Giants' Yockey Feels Pressure Of Working At Home

Mark Yockey is trying to ignore what could prove to be added pressure tonight when he opens the Everett Giants' Northwest League season.

The Giants begin the rookie league campaign at 7 p.m. against the Bellingham Mariners at Everett Memorial Stadium.

That's where the eyes of Yockey's parents, brother, sister, girl friend, and dozens of other friends, ranging from his former high school American Legion coach to former teammates on the Seattle Studs semi-pro club, will watch every throw of the left-handed pitcher who once played for Woodinville High School, Edmonds Community College and Lewis-Clark State.

Unlike the rest of the Giants, who have come to Everett from all over the country in the past 10 days and still are establishing ties in town, Yockey is on familiar turf. The way Yockey sees it, there's plusses and minuses in his unusual status - particularly as the Opening Day pitcher.

``I had a feeling last week that I might start the first game because they (Giant coaches) said their first three starting pitchers would be college kids that have pitched a lot recently. My last college game was June 1,'' said Yockey, who turned that outing into a big assist in helping L-C State win a fourth consecutive NAIA title.

Once the word was out that Yockey would start Everett's home opener, the young pitcher's fan club began ordering tickets. It's not that Yockey is unaccustomed to some crowds.

He estimated there were 5,000 people in the stands when L-C State played in the World Series. ``And we had 2 to 3,000 for our games with Washington State because of the baseball rivalry between the two schools. But this will be a little different,'' he said.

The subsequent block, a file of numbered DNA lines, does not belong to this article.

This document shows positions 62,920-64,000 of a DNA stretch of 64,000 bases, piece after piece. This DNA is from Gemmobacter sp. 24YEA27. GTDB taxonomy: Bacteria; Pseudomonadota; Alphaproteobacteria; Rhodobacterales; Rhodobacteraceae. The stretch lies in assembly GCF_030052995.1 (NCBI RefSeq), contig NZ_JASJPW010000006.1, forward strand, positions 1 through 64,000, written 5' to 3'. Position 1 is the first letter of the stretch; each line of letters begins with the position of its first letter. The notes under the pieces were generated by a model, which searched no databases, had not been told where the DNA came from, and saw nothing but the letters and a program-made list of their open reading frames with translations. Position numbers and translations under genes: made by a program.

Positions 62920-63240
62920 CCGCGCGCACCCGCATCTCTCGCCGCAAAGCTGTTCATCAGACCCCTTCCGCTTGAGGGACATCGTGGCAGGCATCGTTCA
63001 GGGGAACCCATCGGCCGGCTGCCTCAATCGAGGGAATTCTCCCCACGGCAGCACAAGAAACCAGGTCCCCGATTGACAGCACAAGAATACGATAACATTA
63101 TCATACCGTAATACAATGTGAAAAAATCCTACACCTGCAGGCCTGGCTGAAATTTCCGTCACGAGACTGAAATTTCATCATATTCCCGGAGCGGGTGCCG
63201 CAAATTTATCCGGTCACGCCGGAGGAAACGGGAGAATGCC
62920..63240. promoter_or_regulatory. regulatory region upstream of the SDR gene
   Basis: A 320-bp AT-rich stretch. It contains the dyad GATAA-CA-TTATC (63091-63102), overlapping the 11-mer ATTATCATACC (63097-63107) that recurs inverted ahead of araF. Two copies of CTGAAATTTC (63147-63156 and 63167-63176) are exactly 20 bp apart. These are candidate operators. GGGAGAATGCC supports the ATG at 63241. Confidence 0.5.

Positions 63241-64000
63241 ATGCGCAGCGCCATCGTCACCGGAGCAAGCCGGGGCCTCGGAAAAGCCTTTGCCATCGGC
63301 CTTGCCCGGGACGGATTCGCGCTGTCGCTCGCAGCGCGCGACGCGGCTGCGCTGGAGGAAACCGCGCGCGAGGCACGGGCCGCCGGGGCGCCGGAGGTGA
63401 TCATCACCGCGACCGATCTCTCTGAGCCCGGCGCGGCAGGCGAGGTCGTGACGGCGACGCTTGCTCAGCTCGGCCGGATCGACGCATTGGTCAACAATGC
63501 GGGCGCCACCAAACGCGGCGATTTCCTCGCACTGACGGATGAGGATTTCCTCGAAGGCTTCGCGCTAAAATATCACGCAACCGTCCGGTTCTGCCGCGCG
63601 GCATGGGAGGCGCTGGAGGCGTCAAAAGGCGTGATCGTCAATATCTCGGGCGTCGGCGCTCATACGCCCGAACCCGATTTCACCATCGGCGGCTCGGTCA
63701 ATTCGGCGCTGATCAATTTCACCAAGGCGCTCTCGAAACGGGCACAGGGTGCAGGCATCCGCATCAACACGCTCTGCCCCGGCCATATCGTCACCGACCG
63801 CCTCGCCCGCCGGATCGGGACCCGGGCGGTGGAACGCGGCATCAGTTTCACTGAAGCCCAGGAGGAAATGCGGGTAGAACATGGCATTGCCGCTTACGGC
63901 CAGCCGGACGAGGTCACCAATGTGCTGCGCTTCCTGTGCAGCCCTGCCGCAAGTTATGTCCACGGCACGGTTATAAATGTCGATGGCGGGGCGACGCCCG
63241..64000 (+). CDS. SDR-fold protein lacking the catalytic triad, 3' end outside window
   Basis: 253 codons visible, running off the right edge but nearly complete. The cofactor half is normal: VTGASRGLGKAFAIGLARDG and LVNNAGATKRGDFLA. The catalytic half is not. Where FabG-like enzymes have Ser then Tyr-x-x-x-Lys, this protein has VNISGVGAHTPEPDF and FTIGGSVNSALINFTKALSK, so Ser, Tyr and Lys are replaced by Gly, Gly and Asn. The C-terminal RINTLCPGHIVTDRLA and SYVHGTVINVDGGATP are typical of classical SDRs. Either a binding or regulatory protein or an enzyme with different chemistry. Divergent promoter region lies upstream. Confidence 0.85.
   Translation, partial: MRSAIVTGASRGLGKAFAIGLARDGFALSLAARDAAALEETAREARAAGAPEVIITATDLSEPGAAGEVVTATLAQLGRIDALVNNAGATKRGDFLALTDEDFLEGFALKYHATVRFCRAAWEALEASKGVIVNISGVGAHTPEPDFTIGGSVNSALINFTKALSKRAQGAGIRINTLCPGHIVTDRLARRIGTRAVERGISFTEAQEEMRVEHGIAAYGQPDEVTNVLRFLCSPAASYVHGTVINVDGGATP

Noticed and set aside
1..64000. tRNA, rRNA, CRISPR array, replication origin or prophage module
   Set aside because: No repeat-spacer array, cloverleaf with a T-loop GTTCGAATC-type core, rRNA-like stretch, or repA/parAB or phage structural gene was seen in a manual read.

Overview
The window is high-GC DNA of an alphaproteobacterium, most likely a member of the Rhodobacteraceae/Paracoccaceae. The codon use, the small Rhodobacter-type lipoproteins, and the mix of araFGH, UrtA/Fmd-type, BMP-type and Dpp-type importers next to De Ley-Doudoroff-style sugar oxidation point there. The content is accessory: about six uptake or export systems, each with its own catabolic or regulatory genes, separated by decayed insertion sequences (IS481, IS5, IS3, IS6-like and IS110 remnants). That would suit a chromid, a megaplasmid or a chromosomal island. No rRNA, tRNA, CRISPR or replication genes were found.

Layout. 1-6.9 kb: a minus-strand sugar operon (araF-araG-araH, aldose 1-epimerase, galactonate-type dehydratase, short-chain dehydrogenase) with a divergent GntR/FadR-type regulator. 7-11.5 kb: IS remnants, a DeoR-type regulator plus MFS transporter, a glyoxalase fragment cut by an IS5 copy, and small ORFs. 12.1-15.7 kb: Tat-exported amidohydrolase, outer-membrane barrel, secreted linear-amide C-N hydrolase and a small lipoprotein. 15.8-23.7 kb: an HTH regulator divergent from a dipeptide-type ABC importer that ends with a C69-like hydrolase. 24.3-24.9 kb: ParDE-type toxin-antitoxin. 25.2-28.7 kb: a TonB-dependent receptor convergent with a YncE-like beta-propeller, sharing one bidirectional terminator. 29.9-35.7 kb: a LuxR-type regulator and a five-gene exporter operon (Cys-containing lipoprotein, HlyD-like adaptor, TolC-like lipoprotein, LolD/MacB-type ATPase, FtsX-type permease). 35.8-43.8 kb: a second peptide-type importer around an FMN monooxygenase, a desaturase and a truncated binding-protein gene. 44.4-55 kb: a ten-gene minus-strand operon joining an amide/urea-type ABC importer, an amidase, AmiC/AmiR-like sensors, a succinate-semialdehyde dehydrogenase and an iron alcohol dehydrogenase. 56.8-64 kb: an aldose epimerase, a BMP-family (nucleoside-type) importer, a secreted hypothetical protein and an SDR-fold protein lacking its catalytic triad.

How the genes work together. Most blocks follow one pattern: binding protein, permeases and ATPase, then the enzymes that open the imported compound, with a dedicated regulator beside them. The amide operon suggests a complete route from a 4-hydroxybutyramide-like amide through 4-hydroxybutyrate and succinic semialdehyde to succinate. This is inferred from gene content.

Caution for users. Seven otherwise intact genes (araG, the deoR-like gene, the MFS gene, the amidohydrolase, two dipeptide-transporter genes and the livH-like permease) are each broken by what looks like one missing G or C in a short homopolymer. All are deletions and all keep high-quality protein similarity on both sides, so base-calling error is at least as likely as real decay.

``I'm just trying to figure out how to have fun, but play well. I just have to rely on discipline from within.

``Things haven't come easy for me. I've worked on it to be a competitive pitcher,'' he said. ``I've just got to approach every game trying not to make mistakes. That just means concentrating that much more.''

That means incorporating the lessons he's received from Diego Segui, former major-league pitcher and current Everett pitching coach. ``What I learned at L-C shaped me. Diego's adding the finer points to my game,'' Yockey said.

Yockey figures the concentration on his game will help erase thoughts of his fan club and ease opening game pressures.


-- Plans are still firm to have an international exhibition of many top amateur bowlers open the new Majestic Lanes in north Lynnwood. The event will be July 20, which coincides with the start of the Goodwill Games.

But Tom Funk, general manager for the new bowling center, says you won't find the exhibition on the Goodwill Games calendar of events.

``It's being held in conjunction with the Games, but it's not an official Goodwill Games event,'' Funk said. ``And, contrary to what some people keep asking us or telling us, the center was not built for the Goodwill Games. It's for south Snohomish County residents and those in the area.''

The exhibition, featuring round robin qualifying and the stepladder televised final round at 3:30 p.m., will be open and free to the public. Competing will be eight of the top amateur bowlers from throughout the world. Representing the United States will be men's national champ Adam Apo and female counterpart Linda Graham.

Arianne Cerdena of the Philippines, who won the women's gold medal in bowling's exhibition at the 1988 Summer Olympic Games, will appear. Entries also have been received from bowlers coming from Canada, Spain, Sweden, Mexico, Finland, Australia and Venezuela.